QST de W1AW
Propagation Forecast Bulletin 21 ARLP021
From Tad Cook, K7VVV
Seattle, WA May 24 2002
To all radio amateurs
SB PROP ARL ARLP021
ARLP021 Propagation de K7VVV
Sunspot counts and solar flux reached a short-term minimum late last week, but both seem to be on the rise again. Average daily sunspot numbers were down nearly 35 points from last week. Average solar flux was down eight points. Predicted solar flux for this weekend is 175 for Friday and 170 for both Saturday and Sunday. Flux values are expected to rise to around 190 by month's end.
Geomagnetic disturbances are the bigger news this week, with a geomagnetic storm on Thursday, May 23, caused by a series of three coronal mass ejections the previous day. The Planetary A index was 54 on Thursday, and the planetary K index reached seven over two three-hour periods. This means generally lousy HF radio conditions with enhanced absorption, especially at higher latitudes.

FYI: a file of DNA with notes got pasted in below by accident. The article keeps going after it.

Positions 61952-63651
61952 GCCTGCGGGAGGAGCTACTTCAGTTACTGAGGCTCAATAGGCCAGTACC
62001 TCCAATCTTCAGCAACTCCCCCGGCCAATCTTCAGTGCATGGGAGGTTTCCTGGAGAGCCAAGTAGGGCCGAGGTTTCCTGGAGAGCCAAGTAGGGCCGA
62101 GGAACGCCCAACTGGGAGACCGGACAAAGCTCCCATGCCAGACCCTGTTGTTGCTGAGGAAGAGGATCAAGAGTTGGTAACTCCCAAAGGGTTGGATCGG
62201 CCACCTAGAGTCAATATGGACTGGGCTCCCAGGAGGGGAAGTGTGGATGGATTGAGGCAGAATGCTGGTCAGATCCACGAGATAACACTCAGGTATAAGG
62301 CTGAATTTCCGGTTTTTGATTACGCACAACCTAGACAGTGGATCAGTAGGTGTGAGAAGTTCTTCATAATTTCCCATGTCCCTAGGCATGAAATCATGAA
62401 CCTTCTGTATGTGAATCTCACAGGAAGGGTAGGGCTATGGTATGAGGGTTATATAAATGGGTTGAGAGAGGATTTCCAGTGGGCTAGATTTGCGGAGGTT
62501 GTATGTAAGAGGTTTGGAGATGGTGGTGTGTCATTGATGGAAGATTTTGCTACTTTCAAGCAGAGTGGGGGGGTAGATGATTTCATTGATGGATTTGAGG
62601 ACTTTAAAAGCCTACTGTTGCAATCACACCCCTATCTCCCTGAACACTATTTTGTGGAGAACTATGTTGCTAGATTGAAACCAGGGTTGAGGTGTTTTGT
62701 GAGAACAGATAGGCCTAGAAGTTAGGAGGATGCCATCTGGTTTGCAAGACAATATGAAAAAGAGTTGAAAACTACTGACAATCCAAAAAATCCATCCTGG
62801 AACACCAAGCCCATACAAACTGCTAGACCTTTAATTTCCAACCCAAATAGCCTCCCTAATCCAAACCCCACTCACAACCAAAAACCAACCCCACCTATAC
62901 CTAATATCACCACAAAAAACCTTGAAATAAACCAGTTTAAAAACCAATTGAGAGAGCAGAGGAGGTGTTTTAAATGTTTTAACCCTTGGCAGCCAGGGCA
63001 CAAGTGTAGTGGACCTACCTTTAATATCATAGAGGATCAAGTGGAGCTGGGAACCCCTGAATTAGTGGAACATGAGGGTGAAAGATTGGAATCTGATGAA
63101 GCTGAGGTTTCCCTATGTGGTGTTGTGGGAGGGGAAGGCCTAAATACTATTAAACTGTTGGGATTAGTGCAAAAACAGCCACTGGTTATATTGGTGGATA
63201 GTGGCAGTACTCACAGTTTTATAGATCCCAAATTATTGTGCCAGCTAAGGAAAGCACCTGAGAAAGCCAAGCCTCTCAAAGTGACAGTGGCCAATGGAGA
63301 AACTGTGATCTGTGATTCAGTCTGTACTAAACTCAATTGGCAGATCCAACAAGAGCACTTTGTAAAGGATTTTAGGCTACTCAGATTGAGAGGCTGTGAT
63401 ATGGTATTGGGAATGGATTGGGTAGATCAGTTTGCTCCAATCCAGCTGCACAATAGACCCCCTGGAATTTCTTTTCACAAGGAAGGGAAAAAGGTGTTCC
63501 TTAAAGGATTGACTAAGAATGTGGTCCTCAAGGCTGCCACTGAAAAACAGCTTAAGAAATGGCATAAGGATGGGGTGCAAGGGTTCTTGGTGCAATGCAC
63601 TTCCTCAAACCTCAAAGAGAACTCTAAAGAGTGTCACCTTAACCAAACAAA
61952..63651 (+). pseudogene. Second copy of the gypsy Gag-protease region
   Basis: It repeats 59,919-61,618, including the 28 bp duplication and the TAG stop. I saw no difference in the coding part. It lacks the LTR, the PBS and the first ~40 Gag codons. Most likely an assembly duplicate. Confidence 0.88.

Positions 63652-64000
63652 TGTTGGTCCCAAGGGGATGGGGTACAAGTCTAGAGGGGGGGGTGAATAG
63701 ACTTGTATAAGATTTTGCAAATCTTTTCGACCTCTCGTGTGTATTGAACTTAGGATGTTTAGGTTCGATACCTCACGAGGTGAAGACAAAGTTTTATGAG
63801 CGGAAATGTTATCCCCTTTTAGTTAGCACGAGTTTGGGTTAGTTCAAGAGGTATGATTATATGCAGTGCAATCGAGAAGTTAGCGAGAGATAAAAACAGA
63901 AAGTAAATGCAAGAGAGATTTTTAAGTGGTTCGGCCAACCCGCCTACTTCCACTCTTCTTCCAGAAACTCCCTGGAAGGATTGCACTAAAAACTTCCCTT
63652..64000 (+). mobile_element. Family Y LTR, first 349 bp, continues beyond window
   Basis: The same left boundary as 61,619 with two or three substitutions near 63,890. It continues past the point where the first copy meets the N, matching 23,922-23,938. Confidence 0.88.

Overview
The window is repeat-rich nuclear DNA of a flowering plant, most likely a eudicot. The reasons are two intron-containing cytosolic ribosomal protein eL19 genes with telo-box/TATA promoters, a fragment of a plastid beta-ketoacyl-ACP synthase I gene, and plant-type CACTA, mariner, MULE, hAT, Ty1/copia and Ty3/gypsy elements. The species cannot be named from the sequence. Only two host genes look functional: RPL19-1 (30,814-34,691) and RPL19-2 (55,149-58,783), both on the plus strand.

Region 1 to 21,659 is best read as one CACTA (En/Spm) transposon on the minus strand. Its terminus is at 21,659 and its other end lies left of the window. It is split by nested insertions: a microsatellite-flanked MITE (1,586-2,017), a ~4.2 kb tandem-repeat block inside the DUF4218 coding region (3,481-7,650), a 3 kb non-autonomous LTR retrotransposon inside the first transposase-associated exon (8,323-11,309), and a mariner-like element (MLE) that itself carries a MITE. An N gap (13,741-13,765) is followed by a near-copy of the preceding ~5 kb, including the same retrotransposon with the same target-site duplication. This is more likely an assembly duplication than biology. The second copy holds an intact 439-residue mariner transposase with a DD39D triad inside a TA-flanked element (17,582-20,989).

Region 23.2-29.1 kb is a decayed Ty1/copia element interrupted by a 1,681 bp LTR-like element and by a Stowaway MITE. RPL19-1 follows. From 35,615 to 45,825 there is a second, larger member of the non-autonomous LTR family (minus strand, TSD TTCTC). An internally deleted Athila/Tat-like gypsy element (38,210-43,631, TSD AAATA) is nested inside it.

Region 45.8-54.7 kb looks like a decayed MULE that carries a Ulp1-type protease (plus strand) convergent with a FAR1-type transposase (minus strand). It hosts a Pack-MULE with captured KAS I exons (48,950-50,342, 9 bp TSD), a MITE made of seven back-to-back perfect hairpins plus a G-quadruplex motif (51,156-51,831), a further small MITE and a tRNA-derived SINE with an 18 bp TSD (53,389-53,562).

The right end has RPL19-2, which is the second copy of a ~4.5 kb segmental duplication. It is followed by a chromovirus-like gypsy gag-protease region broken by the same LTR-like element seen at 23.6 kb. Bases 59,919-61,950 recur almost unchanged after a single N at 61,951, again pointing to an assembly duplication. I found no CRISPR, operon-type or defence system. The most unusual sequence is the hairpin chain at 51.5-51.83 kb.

Several sunspot groups in view offer the potential for more fireworks. Currently the predicted A index for Friday through Sunday is 30, 15 and 10. The high A and K values don't look good if they persist during this weekend's CQ Worldwide WPX CW Contest, but if there are no more coronal mass ejections or flares, the bands could recover. As this was being written on Thursday evening the planetary K index had dropped to three. So had the mid-latitude K index, as reported by WWV.
NW7US sent along a tip for propagation watchers who have WAP-enabled wireless devices. Point your WAP device toward http://wap.hfradio.org/. A normal Web browser will get redirected to http://hfradio.org/ but a cell phone will see WML instead of HTML providing solar and geomagnetic information.
KB6HCN recently sent along a URL to a nice image of the sun. See http://antwrp.gsfc.nasa.gov/apod/ap020508.html. For a larger image click on the photo and go to http://antwrp.gsfc.nasa.gov/apod/image/0205/sun2_trace_big.jpg.
Sunspot numbers for May 16 through 22 were 120, 134, 140, 155, 171, 185, and 217, with a mean of 160.3. The 10.7-cm flux was 158.4, 157.1, 163, 170.9, 171.3, 185.9, and 181.1, with a mean of 169.7. Estimated planetary A indices were 12, 10, 15, 18, 14, 14, and 14, with a mean of 13.9.